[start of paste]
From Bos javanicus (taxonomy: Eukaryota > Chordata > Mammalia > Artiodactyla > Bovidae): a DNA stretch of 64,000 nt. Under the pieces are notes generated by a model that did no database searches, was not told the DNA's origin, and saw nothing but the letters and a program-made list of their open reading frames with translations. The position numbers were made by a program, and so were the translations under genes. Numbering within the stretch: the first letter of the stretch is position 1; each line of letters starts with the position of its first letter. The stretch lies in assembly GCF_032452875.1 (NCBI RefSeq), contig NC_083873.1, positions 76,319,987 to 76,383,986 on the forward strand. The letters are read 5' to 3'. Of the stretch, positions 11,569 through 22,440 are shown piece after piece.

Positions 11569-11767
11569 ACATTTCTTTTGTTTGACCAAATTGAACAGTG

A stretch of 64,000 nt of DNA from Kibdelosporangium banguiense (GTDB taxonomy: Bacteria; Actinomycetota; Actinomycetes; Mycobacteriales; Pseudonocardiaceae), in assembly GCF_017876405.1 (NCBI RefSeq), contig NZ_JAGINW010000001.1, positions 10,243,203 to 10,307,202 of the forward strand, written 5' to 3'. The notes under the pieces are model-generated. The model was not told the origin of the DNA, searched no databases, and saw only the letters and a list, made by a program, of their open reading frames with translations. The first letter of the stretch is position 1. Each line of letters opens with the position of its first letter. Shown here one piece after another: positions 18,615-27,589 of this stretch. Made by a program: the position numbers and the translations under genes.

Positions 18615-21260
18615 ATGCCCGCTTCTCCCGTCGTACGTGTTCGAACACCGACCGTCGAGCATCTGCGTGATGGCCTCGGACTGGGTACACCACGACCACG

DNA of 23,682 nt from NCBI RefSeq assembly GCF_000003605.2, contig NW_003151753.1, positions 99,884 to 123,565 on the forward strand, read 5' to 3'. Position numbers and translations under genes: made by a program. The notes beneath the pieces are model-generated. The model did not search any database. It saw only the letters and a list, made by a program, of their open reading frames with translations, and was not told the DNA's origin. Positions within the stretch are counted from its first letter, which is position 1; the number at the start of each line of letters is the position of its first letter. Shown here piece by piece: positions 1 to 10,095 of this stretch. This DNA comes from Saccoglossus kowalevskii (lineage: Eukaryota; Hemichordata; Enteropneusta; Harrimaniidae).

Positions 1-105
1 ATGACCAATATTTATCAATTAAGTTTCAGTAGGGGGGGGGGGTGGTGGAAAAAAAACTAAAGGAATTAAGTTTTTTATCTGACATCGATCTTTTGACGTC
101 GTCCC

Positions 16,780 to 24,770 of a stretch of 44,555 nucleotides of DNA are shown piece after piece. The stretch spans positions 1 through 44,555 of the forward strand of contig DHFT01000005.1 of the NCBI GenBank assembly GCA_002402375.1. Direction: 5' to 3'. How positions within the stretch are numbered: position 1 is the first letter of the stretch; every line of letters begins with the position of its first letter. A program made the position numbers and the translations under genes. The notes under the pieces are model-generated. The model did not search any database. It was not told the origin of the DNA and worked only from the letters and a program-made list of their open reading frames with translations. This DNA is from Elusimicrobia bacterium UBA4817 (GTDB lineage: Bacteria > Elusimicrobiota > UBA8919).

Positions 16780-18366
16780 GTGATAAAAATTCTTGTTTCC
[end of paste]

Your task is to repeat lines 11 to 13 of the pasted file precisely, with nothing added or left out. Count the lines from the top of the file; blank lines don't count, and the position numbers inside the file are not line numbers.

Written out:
Positions 16,780 to 24,770 of a stretch of 44,555 nucleotides of DNA are shown piece after piece. The stretch spans positions 1 through 44,555 of the forward strand of contig DHFT01000005.1 of the NCBI GenBank assembly GCA_002402375.1. Direction: 5' to 3'. How positions within the stretch are numbered: position 1 is the first letter of the stretch; every line of letters begins with the position of its first letter. A program made the position numbers and the translations under genes. The notes under the pieces are model-generated. The model did not search any database. It was not told the origin of the DNA and worked only from the letters and a program-made list of their open reading frames with translations. This DNA is from Elusimicrobia bacterium UBA4817 (GTDB lineage: Bacteria > Elusimicrobiota > UBA8919).

Positions 16780-18366
16780 GTGATAAAAATTCTTGTTTCC